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Category: Bigotry

This category is dedicated to the bottom rung of humanity at its worst — racists, homophobes, and other bigots — and, occasionally, employees at their finest.

Worse Than An Animal

| Dublin, Ireland | Bad Behavior, Bigotry

(I used work at a restaurant in a small town. It is the evening shift and a woman eating alone keeps giving me trouble.)

Woman: “This order is not right.”

Me: “All right, I’ll just take this and bring you out the correct one.”

Woman: “No, I demand I get this meal and the correct one for free!”

Me: “I’m afraid I can’t do that.”

(She begins complaining to me every chance she got for the rest of the night. She then starts complaining about the black family eating at the table next to her.)

Woman: “I refuse to eat next to those… animals. Their smell is appalling. They probably came to the restaurant to rob it!”

(The racist remarks go on for a few minutes until two boys about 12 years old stand up from their table.)

Boy#1: “Why don’t you stop being a racist cow!”

Boy#2: “Yeah, at least those ‘animals’ know how to behave in a restaurant!”

(The woman threw her plate on the ground stormed out of the restaurant. Everyone started applauding. The black family paid for the boys’ meal and I brought them out free ice cream.)

God Loves Little Boys Who Stand Up For Others

| Bath, England, UK | At The Checkout, Bigotry, Family & Kids, Top

(I and my seven-year-old son are shopping for a birthday present for a girl in his class. She’s asked for dressing up clothes or accessories so we get a wand, tiara, and jewellery. I also have our regular shopping in the trolley. We get to the tills and there’s at least a three person queue at each till. We join a queue and have waited a couple of minutes when my son puts the tiara on and waves the wand.)

Son: *in a “posh” voice* “I’m the Queen and I say this line should move faster!”

(I and a few others smile at his playfulness when a man in line at the next till yells at me.)

Man: “You can’t let your son do that. If he turns into a f****t it’ll be your fault.”

(Everyone stops and stares at him in horror whilst the cashiers call for a manager.)

Son: “What’s a f****t?”

Me: “It’s a nasty word that only nasty people use so you mustn’t say it.”

Man: “It means gay, kid.”

Son: “What’s gay?”

Man: “It means you’re bad and going to Hell for being evil.”

Me: “It’s when a man loves a man and a lady loves a lady.”

Son: “Oh, like Uncle James and Uncle Ian?”

Me: “Yep, just like Uncle James and Uncle Ian. They’re not bad, are they?”

(My brother is a paediatric oncologist and his partner is a paediatric nurse. We’ve tried to explain what cancer is and how my brother and his partner make children feel better when they’re poorly.)

Son: “My uncles make children better when they have poorly blood and poorly bones. If you make them go to Hell that means you want the children to be poorly.”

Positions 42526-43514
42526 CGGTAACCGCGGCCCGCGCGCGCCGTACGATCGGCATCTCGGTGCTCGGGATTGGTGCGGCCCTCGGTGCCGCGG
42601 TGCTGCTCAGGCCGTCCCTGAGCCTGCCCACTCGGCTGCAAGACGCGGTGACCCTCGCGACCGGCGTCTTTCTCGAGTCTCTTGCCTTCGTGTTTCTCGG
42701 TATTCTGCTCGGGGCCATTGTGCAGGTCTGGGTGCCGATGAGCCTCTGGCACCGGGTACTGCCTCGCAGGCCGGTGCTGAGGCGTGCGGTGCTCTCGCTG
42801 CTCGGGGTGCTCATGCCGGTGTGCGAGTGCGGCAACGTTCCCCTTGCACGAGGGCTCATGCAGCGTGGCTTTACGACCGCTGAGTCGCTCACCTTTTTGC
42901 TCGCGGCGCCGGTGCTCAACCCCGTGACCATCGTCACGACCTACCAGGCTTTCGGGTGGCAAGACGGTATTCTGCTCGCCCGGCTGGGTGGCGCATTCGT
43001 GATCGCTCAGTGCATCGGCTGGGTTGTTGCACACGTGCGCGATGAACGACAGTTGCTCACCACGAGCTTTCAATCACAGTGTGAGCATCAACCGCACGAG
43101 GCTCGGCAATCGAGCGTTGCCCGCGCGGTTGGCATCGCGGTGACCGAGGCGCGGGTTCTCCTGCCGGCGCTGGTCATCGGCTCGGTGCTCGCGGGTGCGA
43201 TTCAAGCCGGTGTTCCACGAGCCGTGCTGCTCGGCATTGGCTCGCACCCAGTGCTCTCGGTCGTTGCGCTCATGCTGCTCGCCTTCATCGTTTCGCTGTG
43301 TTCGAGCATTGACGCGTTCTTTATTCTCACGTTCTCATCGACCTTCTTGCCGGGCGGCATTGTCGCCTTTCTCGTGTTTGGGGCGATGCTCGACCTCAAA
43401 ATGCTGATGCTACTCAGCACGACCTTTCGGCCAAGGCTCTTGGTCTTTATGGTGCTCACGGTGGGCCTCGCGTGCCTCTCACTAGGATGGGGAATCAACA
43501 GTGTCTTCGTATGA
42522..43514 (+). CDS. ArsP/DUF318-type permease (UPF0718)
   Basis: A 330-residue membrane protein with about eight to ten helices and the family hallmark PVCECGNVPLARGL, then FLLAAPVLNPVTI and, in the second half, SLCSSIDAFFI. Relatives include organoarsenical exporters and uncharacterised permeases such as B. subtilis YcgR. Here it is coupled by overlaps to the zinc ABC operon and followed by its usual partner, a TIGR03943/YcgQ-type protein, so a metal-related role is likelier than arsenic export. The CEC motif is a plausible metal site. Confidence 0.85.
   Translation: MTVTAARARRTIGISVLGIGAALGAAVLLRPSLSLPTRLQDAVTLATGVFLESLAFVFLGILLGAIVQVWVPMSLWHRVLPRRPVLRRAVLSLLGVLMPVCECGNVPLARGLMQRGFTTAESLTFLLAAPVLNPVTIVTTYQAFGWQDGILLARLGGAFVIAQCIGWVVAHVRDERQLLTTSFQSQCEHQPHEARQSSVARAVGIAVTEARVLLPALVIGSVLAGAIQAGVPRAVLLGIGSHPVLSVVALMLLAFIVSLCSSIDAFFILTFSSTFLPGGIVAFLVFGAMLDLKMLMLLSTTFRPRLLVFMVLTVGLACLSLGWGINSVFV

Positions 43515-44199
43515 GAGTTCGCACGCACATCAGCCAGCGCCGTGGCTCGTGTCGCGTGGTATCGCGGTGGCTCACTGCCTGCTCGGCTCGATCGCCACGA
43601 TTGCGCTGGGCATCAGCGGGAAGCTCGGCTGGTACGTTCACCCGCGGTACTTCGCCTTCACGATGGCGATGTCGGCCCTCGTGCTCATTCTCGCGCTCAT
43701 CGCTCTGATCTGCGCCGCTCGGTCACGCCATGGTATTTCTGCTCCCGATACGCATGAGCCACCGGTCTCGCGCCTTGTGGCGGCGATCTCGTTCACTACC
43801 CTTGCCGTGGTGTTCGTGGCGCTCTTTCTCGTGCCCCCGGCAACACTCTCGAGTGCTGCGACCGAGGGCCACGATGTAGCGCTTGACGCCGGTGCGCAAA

(The manager and a security guard turn up but my son looks this man in the eye and holds his stare.)

Son: “Do you want the children to be poorly? Do you want them to be sick and have to go to Heaven?”

(Everyone is now staring at my son. The man has gone red and is looking around.)

Manager: “Sir, I believe you’ve just been outwitted by a child. You should leave now and keep your disgusting views to yourself and out of my shop.”

(The manager offered to pay for our shopping but I declined. He did, however, offer my son a toy. He chose a dress for his friend’s present.)

Related:
God Loves Little Girls Who Stand Up For Others

Has An Asian Dissuasion

| San Francisco, CA, USA | Bigotry, Language & Words

(I work as an intern pharmacist at a pharmacy. Even though I’m still in school, I’m comfortable enough to consult patients on common prescriptions. A woman comes up to pick up some antibiotics and my supervising pharmacist asks me to consult with her on the medication. I am Asian, raised speaking Chinese, but born in Canada and moved to California when I was young, so I speak English and Chinese fluently.)

Woman: “Hi, I’m picking up for [Woman].”

(I find the prescription, and bring it to the counter.)

Me: “All right, I have it here. Have you ever taken this medication before?”

Woman: *screaming behind me at the pharmacist, who is white* “CAN I HAVE YOU HELP ME?”

Me: “Ma’am, I can help you.”

Woman: *still waving at the pharmacist*

(Giving up, I walk behind the counter, and tell my pharmacist what happened. She moves up to take care of the woman. I stay behind the counter, but I can still hear their conversation.)

Pharmacist: “How can I help you?”

Woman: “I’m just picking up my medication.”

(My pharmacist finishes the consultation as usual. When she finishes…)

Woman: *speaking at normal volume* “I don’t know why you have him back there. How do you know if he can even speak English?”

Pharmacist: “Ma’am, he speaks English fluently. He is a current pharmacy student.”

Woman: “But he’s Chinese. No one could understand his English.”

Pharmacist: “Ma’am, his English is fine. Just a good as mine.”

Woman: “I don’t think you should have him here…”

(She walks out like nothing happened. My pharmacist walks back behind the counter.)

Me: “What was she talking about?”

Pharmacist: “I don’t know. I guess she’s either new to the city or she never noticed how many Chinese people are in San Francisco.”